Georgetown’s undergraduate Journalism Program provides a bridge between an interdisciplinary, service-oriented liberal arts education and the practice of journalism, drawing on the university’s vast academic resources while bringing some of the top reporters in the nation and the world to campus, and students to newsrooms and newsmaking events in Washington, D.C. and beyond.
Georgetown graduates have earned Pulitzer Prizes, Emmy and Peabody Awards, and held key reporting and editorial management roles at some of the profession’s top news outlets, including The New York Times, The Washington Post, The Wall Street Journal, The New Yorker, CNN, and elsewhere. Others have put their own safety on the line in service of the truth, including Austin Tice (SFS ’02).
The program, offered as a minor, teaches the essential skills of good journalism: critical thinking, research and investigation, clear expression, and storytelling in every form. It explores the journalist’s duty to the truth, public and private ethics, and the pressures of a changing media ecosystem.
The program’s interdisciplinary approach, rooted in Georgetown’s deep strengths in the study of politics, public policy, international relations and law, also highlights the university’s commitment to public service and social justice. It encourages real-world experience and the development of core reporting skills, along with a grounding in of the theoretical, historical and literary context necessary for a fuller understanding of the journalist’s role and responsibility in society.
Combining traditional commitments to accuracy, fairness and accountability with a passion for new media experimentation, the program prepares students for careers in a rapidly evolving media environment and a changing world.
The Journalism Program is led by Director Rebecca Sinderbrand and Assistant Director Ann Oldenburg.
On Jan. 19, Paul Elie, who teaches the Journalism Program’s spring Literary Nonfiction course, chatted with James Parker, Atlantic magazine writer, about the beauty of writing “odes” to things, including crying babies, baguettes, giving money away and pull-ups.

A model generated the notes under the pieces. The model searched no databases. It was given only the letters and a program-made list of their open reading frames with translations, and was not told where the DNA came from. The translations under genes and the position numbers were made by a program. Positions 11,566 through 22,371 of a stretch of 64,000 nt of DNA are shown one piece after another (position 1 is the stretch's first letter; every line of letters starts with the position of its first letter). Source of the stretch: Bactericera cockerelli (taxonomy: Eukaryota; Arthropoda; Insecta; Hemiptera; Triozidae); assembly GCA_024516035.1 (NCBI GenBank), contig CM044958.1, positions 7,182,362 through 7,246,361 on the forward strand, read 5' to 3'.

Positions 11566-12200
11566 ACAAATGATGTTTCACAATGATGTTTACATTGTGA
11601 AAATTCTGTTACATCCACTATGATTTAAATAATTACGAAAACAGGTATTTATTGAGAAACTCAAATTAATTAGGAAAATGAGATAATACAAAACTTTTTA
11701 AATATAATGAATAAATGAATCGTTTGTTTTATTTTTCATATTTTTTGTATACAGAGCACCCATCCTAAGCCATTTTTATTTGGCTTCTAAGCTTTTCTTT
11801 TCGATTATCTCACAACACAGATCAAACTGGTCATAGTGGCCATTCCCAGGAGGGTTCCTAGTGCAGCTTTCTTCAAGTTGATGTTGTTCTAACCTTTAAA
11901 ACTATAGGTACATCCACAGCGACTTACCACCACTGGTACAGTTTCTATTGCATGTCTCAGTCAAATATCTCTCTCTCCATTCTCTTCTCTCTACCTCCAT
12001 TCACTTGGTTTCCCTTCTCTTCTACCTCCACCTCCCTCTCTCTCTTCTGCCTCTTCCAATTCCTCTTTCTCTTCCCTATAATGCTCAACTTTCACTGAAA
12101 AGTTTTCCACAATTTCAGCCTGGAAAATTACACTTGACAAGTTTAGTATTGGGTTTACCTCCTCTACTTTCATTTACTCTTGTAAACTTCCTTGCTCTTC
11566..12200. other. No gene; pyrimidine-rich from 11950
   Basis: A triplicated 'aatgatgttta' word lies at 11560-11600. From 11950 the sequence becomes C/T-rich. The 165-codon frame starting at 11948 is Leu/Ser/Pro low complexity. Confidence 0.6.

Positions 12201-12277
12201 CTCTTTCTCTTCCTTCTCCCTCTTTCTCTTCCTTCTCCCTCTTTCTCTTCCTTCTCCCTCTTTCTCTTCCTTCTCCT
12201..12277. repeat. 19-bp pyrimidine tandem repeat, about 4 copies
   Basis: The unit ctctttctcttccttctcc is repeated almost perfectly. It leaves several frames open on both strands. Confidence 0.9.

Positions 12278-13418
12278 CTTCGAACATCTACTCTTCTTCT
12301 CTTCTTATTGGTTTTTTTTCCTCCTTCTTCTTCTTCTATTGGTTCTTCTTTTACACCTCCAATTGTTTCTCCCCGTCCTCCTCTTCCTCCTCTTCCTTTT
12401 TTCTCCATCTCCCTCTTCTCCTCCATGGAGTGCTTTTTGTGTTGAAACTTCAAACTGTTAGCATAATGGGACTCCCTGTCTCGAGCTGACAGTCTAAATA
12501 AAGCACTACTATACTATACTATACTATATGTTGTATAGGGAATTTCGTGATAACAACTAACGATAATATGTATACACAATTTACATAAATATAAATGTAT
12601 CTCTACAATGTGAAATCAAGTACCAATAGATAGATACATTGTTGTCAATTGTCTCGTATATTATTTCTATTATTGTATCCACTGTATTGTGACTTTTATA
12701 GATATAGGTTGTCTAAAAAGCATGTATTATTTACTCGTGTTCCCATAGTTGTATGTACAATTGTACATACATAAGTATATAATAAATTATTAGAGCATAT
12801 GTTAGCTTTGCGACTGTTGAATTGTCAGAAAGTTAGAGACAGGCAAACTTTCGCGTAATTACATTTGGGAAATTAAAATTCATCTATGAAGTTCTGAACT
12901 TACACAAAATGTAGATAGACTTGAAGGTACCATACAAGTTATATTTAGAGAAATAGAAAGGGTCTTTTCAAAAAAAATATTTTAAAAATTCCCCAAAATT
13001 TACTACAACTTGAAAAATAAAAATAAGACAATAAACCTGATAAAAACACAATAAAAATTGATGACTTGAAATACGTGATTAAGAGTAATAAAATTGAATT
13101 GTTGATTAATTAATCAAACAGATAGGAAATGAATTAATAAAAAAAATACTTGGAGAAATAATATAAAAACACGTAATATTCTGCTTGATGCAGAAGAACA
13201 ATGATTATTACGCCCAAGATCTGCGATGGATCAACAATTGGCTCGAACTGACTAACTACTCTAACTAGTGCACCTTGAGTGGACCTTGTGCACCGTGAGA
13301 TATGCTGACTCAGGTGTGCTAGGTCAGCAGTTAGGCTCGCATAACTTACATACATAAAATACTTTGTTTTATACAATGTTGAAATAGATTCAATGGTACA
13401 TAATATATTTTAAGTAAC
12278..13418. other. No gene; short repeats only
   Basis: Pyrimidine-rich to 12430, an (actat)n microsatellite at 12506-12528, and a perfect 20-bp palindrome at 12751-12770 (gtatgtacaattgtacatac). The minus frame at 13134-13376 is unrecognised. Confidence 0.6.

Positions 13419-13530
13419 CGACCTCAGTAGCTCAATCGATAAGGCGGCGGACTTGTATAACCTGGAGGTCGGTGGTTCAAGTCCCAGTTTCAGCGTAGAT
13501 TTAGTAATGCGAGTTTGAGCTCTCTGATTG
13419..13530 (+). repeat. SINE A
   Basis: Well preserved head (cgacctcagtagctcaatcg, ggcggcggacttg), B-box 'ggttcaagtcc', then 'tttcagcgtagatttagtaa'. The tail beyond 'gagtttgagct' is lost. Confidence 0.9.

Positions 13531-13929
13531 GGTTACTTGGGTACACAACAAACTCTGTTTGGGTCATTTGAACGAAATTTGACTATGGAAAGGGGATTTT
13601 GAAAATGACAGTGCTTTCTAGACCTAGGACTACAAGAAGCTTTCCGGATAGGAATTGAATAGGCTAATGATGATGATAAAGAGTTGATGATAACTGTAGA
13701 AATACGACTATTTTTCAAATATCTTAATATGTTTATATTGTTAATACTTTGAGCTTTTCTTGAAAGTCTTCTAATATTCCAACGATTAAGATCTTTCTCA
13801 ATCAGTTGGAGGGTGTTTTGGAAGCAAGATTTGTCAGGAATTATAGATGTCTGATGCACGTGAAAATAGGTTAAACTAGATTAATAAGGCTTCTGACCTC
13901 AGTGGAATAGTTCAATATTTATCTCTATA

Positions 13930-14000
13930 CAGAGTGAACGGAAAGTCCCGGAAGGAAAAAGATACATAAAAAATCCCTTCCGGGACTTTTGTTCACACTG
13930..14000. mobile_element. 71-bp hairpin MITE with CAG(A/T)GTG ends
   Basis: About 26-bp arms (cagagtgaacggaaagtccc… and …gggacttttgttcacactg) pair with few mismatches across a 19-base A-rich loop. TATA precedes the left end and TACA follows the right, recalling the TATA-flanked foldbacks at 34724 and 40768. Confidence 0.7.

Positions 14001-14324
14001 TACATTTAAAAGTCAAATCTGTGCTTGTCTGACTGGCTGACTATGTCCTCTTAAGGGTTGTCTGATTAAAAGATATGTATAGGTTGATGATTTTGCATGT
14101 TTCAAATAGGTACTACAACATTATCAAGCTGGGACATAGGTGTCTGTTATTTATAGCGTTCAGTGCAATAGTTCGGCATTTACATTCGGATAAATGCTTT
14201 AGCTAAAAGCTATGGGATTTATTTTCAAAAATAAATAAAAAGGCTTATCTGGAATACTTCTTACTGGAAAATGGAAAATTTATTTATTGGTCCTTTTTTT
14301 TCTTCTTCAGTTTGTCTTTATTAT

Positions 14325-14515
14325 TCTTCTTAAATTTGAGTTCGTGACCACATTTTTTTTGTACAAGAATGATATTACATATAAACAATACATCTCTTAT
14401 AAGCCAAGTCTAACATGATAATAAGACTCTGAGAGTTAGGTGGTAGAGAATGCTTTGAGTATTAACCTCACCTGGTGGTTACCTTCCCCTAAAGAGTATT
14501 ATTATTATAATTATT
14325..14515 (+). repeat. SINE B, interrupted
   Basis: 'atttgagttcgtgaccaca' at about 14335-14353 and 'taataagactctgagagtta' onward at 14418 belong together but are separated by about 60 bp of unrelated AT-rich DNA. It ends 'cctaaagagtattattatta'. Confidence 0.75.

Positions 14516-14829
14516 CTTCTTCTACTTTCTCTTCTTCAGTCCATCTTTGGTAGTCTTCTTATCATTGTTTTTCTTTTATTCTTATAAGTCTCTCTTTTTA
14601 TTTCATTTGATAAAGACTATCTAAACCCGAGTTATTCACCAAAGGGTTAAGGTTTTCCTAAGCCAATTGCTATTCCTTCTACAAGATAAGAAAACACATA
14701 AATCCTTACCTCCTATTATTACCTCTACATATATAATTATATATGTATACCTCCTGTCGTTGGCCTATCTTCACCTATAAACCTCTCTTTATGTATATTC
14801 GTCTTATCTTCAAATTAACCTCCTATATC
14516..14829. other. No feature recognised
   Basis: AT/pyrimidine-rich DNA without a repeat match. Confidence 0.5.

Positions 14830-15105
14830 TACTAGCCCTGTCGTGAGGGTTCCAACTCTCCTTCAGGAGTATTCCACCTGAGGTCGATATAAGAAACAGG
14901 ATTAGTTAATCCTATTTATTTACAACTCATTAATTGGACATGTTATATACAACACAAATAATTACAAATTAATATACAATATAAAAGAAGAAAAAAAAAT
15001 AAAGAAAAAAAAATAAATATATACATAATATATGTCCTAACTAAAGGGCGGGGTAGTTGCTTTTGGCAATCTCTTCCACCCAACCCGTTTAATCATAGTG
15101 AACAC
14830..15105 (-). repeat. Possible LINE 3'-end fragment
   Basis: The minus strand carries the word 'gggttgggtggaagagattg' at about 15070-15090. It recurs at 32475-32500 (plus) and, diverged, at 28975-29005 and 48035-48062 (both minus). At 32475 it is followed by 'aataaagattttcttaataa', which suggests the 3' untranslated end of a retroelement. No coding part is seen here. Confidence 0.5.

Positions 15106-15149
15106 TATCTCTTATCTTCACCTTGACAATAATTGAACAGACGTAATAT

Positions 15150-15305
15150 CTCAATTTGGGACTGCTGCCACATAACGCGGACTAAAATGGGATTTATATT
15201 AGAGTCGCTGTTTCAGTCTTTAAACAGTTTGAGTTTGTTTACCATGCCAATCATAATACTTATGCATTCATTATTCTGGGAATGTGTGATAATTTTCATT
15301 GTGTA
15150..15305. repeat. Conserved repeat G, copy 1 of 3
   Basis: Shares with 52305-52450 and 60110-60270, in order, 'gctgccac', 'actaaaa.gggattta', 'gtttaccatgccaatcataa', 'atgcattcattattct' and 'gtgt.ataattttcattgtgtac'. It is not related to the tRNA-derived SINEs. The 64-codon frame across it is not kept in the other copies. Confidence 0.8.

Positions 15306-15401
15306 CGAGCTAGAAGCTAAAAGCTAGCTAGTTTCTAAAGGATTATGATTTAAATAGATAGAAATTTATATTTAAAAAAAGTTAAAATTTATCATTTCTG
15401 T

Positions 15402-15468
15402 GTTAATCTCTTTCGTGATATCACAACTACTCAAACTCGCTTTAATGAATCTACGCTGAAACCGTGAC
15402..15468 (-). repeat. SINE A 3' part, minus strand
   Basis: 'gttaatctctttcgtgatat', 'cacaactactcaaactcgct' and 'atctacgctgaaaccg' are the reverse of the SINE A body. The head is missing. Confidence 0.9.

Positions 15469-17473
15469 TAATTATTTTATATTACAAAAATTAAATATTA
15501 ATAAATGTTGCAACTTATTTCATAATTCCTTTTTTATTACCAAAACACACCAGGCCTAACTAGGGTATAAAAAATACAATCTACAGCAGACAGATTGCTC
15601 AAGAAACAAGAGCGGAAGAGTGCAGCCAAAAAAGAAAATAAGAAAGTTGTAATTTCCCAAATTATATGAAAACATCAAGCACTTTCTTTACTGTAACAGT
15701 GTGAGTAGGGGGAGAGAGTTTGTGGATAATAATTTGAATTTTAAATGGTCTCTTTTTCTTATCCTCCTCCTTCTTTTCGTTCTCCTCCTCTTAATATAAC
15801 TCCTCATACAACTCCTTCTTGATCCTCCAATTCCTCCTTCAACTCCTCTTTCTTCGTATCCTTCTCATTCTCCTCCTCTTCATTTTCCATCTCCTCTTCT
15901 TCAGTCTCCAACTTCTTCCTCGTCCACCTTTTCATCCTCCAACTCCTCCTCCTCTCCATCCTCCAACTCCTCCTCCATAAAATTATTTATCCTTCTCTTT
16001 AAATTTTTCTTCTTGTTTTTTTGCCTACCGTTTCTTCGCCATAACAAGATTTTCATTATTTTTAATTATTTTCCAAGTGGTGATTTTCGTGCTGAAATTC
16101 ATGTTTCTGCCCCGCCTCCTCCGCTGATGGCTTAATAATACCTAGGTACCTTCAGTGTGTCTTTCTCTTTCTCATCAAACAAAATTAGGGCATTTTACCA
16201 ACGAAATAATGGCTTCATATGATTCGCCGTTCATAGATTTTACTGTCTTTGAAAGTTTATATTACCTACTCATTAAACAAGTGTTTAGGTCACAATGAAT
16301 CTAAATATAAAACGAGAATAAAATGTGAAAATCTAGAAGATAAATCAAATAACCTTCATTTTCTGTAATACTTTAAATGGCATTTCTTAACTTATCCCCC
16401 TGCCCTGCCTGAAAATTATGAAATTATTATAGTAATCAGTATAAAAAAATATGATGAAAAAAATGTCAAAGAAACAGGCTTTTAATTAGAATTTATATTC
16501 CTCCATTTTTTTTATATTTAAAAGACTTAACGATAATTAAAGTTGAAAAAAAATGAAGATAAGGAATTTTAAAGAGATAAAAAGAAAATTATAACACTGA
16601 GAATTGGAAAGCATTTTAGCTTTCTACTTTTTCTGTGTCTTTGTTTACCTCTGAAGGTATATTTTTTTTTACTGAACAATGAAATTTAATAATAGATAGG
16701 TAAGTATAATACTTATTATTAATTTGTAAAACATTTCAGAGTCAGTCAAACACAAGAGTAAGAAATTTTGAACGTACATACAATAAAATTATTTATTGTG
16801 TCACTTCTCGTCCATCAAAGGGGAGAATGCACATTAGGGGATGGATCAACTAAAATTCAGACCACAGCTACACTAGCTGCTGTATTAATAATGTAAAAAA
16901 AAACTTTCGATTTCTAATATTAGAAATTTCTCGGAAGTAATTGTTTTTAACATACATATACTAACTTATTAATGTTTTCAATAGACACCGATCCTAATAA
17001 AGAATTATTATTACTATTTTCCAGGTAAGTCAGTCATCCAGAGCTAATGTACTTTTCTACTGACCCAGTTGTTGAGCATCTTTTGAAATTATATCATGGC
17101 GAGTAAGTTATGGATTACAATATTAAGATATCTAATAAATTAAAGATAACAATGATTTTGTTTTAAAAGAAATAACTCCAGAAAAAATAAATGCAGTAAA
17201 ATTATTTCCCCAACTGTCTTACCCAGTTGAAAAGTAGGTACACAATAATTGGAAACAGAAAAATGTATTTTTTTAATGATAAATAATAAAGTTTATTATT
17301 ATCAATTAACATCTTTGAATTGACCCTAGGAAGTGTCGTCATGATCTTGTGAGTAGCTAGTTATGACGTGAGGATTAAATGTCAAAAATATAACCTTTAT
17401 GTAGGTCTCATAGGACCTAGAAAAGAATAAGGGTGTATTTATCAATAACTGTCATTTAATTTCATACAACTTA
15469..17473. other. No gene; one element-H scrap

The Journalism Program and Institute of Politics and Public Service hosted an event on Nov. 14 featuring Maggie Haberman, where she discussed her book and her work with campaign reporting.
Many thanks to Mark Leibovich for joining us on Nov. 3 for an insightful conversation about his book, “Thank You For Your Servitude”!
The Georgetown Journalism Program co-hosted an exclusive screening of “She Said” on Nov. 9. The film highlighted the influential and impactful work of journalists.
The Georgetown Journalism Program would like to thank award-winning audio storytellers Ira Glass of This American Life (new window) and Jad Abumrad of Radiolab (new window) for an unforgettable master narrative journalism session this past Homecoming weekend, and to Strathmore (new window) for facilitating this amazing event!
Thanks to NBC congressional correspondent Ali Vitali for an incredible discussion about her new book ‘Electable: Why America Hasn’t Put a Woman in the White House… Yet (new window),’ along with the challenges of political coverage and life on the campaign trail for women candidates and correspondents alike – and to the Institute of Politics and Public Service (new window) and the Women’s and Gender Studies Program (new window) for co-sponsoring the event!
Internships and Jobs
Looking for an internship or full-time job opportunity? Check out this list of internship opportunities across the country.
For information about scholarships and resources for Hispanic and LatinX students, check out this online guidebook (new window).
Need to get in touch with us? Want to share an internship, scholarship, fellowship or job posting? Please email us at email@example.com. We are happy to put the information on our program Twitter feed. A more detailed description of classes can be found here.